SOPFC utilizes high school soccer fields across Atlanta includingJackson, Washington, Carver and, most recently, Grady’s new Walden facility. The process of gaining credibility and trust with the athletic directors from each school proved difficult and time-consuming. Negotiating with athletic directors from Atlanta Public Schools took up to 6 months to get access to the fields. With the help of Grady Athletic Director John Lambert and Curtis, Walden became an accessible playing space once SOPFC opened.

“In the very beginning, it took a lot, and we gave a lot to show people that we were committed,” said Wedge. “In the beginning, we had to show that we wanted to be partners, and inevitably the athletic director at Maynard says ‘I trust you guys with access.’ So, when our league grew, we’d reach out to another one. Over time, earning a reputation, people saw we deliver what we promise. We care very much about maintaining a relationship with the school.”

Not only does SOPFC make soccer accessible to high school students, but it also makes it available to adults who want to play recreationally at little expense. Costing between $70 and $75 a season, the adult league allows adults who played in college or in high school to keep touches on the ball with co-workers or friends. Because there are different divisions, the league is open to players of varying skill levels and places them on a corresponding team.

Andrea Morris, who has been playing on a team called ‘Game of Throw-ins’ for more than three years, says she loves the friendships that the league has created.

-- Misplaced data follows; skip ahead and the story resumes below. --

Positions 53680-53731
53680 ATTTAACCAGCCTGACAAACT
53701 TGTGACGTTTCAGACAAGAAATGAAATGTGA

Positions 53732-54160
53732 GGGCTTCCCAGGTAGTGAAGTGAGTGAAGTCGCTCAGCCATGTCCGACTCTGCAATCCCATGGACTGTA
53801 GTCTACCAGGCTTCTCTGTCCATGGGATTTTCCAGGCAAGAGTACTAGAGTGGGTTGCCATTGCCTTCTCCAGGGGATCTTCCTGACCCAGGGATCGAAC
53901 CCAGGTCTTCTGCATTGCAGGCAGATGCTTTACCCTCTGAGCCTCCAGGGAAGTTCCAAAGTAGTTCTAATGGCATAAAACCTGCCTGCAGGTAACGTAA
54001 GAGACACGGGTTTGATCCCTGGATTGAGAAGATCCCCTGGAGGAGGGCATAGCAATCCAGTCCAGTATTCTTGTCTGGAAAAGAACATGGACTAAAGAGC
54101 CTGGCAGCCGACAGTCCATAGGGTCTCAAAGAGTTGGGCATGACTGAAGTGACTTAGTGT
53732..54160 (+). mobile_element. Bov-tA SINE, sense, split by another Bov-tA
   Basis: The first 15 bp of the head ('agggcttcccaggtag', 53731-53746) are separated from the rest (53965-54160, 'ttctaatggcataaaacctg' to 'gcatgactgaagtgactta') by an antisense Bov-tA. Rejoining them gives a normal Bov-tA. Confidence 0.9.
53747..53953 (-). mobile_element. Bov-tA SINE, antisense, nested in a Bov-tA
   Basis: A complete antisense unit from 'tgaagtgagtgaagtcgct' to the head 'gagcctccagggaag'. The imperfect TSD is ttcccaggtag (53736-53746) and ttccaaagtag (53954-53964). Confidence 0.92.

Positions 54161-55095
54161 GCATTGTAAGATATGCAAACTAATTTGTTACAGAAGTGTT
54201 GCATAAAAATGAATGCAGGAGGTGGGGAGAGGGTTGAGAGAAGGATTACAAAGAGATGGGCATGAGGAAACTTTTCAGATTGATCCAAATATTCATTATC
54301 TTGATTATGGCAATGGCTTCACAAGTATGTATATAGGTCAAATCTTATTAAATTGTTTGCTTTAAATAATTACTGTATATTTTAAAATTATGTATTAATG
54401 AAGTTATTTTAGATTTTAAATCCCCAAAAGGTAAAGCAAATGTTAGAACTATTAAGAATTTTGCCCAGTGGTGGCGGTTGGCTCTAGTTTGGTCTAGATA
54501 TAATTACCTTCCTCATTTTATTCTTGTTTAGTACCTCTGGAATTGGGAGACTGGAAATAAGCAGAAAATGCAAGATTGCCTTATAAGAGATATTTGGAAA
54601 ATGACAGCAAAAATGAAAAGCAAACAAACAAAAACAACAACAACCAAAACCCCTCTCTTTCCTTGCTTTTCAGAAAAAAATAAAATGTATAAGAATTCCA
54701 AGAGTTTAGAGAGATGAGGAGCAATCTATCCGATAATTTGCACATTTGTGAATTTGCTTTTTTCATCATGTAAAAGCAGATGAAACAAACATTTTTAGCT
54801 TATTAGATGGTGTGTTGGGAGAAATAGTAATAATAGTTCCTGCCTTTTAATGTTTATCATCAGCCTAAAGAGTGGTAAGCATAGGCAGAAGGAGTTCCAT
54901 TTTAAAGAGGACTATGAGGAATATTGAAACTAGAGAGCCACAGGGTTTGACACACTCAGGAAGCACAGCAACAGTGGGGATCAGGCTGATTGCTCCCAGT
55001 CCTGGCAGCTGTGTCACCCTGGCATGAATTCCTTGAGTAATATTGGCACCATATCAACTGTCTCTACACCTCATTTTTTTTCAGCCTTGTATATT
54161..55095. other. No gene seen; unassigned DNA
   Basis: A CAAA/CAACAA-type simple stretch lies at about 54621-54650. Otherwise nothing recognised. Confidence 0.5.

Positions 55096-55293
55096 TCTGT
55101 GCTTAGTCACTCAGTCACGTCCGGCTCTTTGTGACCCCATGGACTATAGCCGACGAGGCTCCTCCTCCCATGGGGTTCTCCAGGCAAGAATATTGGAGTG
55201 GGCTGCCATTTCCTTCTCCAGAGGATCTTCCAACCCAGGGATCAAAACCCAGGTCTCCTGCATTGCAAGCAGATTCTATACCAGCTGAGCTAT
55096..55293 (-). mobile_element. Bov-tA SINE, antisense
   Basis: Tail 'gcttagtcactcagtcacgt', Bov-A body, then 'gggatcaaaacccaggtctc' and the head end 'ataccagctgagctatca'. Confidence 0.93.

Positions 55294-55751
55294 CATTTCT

“Our league, the D1 league, has become a soccer community,” said Morris. “My team communicates who is coming to games through GroupMe, but then also we’ll watch Champions League together or the European Premier League. A lot of us are Liverpool fans, Manchester United fans or Arsenal fans, and we’ll talk about all the different leagues and watch. It’s grown into a mini-soccer family, and we’ll do stuff outside of it just because we all like soccer, and we clearly like each other because we play with each other.

Morris says that many of her teammates have been playing alongside her for years.

“As the years have gone by, some people have moved or moved on for life reasons, and we’ve added more people; so, it’s been one continuous growing and contracting family,” she said. “It’s been really cool.”

Wedge is optimistic for the future of SOPFC. Throughout his life, soccer stood as an anchor, helping him keep a positive outlook on life and his future. Through the organization, Wedge strives to create safe playing spaces for people of all ages across the city, where everyone, regardless of background, has a place where they can succeed.

“I had a very violent upbringing as a kid, and I didn’t excel in school at the beginning,” Wedge said. “The one thing I found, especially, once we started traveling to Ecuador and Costa Rica to visit family, was that soccer was a place where I could win. I was losing everywhere else in life but soccer was a place I could go and play on the same field as everybody else. You play with the same ball and the same rules. I could play with my cousins, and there was no violence involved with it besides a few slide tackles here and there. It was truly a lifesaver for me. It’s a dream to be now doing it for a living.”